Business update, top tipsWhat can KFC teach us about supply chain management?

A 10 minute read

Lovers of fried chicken and gravy around the UK were left in turmoil recently when KFC announced a chicken shortage, closing stores up and down the country.

More than 500 restaurants were temporarily shut and while the majority of the chain’s 900 outlets have now re-opened, many had to serve a reduced menu with the chain also suffering from a lack of gravy – one of its most popular menu items. While the chicken shortage is now resolved for KFC, there are lessons to be learned for others when dealing with supply chains.

This article looks at mitigating the effects of a break in the supply chain, managing fall-out and subsequent damage to reputation.

Finding weak links in the chain

The issue was sparked by KFC’s owners, Yum Brands Inc, taking the decision to move its delivery contract from Bidvest Logistics to DHL earlier this year. DHL has blamed ‘operational issues’ for the delivery breakdown, calling the shortage ‘teething problems’.

First, what can companies do when a supply chain breakdown leaves customers upset and angry, and in some cases even driven to dial 999 over the KFC ‘crisis’?

As a starting point, companies should ensure when negotiating supply or distribution contracts that they have fully assessed the risk and potential impact of a supply breakdown or breach of contract by their appointed supplier, so that they can draft in appropriate protections and remedies. Key Performance Indicators (KPIs) should be considered along with audit clauses giving companies the ability to assess their suppliers’ performance in order to try and identify ‘weak links’ in advance of a major issue.

How to minimise losses

It is also essential that there are adequate remedies in place for breaching the terms of the supply agreement. It is unclear what losses KFC has suffered arising from the Great British Chicken Shortage 2018, but a spokesperson admitted that they are expected to be ‘significant’. In addition to lost profits incurred due to restaurant closures, KFC mentioned that some of the undelivered chicken was wasted. The chain will also be paying salaried employees ‘as normal’ while those paid hourly would be ‘paid based on the average hours they’ve worked over the last 12 weeks’, or were invited to take holiday.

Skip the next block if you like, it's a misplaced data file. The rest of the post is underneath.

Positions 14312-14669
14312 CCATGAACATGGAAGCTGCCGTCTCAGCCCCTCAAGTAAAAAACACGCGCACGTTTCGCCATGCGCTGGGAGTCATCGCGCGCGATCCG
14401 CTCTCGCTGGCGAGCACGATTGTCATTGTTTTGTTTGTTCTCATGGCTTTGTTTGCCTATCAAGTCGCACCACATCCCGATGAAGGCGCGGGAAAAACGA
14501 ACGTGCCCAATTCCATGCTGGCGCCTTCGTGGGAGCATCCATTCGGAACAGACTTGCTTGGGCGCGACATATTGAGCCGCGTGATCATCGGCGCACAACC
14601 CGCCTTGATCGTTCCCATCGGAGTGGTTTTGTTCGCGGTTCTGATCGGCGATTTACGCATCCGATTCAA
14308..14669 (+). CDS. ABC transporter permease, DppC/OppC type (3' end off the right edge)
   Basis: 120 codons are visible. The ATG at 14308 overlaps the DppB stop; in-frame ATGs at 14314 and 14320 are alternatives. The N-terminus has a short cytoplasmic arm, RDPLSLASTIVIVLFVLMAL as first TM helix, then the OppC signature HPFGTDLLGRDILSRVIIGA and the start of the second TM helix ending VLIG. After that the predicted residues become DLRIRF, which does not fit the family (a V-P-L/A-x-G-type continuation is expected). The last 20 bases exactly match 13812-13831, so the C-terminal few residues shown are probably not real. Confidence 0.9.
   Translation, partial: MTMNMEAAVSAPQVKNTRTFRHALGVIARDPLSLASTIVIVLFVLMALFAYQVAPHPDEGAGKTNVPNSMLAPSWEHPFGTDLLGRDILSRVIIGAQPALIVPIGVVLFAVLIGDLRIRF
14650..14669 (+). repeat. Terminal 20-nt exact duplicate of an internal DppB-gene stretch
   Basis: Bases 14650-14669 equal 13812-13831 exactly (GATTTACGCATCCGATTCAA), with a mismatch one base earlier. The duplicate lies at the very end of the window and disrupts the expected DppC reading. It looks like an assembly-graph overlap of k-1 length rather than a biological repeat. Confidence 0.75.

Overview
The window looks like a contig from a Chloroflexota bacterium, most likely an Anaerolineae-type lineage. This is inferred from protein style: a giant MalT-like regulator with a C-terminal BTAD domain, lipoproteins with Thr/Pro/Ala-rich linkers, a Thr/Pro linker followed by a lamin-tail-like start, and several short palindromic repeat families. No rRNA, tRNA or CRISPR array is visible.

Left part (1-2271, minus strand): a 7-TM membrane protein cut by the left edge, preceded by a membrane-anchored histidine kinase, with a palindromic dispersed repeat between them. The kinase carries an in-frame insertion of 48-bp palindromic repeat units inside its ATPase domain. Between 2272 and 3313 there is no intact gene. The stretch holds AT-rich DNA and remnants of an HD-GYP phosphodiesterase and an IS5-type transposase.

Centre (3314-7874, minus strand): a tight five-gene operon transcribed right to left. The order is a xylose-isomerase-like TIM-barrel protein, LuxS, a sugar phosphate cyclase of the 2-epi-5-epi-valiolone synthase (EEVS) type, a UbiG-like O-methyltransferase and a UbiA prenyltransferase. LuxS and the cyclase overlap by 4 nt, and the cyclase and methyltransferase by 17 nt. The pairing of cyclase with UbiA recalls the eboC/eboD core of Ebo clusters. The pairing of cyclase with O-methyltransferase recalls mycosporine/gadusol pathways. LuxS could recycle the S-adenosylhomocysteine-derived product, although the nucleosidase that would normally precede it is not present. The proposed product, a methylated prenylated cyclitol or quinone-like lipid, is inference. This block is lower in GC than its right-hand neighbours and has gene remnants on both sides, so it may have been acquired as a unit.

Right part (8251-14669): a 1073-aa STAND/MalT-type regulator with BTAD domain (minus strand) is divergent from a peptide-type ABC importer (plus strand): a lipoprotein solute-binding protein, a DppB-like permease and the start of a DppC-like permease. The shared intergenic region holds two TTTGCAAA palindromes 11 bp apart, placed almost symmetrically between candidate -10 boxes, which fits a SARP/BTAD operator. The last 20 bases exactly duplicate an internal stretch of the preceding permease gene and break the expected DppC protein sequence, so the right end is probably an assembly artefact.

A properly drafted supply agreement will ensure that losses such as these can be recovered quickly and easily. It is always advisable to set out as clearly as possible what types of loss will be recoverable in order to avoid the parties getting into dispute over indirect and direct heads of loss, for example. Always ensure that suppliers have proper insurance policies in place as well; there is little point trying to recover losses from a party which can’t afford to pay them.

Bear in mind that once KFC was unable to supply the usual menu, their regular customers began to look elsewhere. Iceland Foods and Burger King capitalised on #KFCCrisis and are likely to have made some gains. However, KFC minimised the damage by listening to complaints and responding immediately.

Protecting your reputation

Lastly, after an initial rocky start KFC’s quick response was something of a masterclass in PR and marketing.

Being open and honest about the issues while clearly working hard to rectify them has ensured they don’t run ‘a-fowl’ of loyal customers. KFC tweeted, “we’ve got the chicken, we’ve got the restaurants, but we’ve just had issues getting them together.” An edgy ‘we’re sorry’ advertising campaign crafted by agency Mother London quickly turned the tide of opinion; quite an achievement in today’s reactive world. This kind of response must be handled very carefully to avoid it backfiring!

Releasing a statement referring to donating unused chicken to charities or food banks has also helped turned a potential PR disaster into a win.

Brand owners should always ensure they have a proper disaster-recovery plan in place, whether that is to address a product withdrawal or a supply breakdown. Plans should be stress-tested on a regular basis – and should include a strategy for dealing with the potential for a story to ‘go viral’, attracting negative PR.

Checklist for managing the supply chain

  • Ensure robust contracts are in place to protect the business
  • Define the terms of supply agreement
  • Check insurance policies
  • Create a disaster-recovery plan

Following these tips should help to make sure that when it comes to ensuring customer satisfaction, no one is playing chicken and everything is ‘gravy’!


Rebecca Cunniffe, corporate and commercial, solicitorIf you have any concerns about your supplier or distribution agreements, or your PR strategy, please contact Rebecca the author, or email our corporate and commercial team.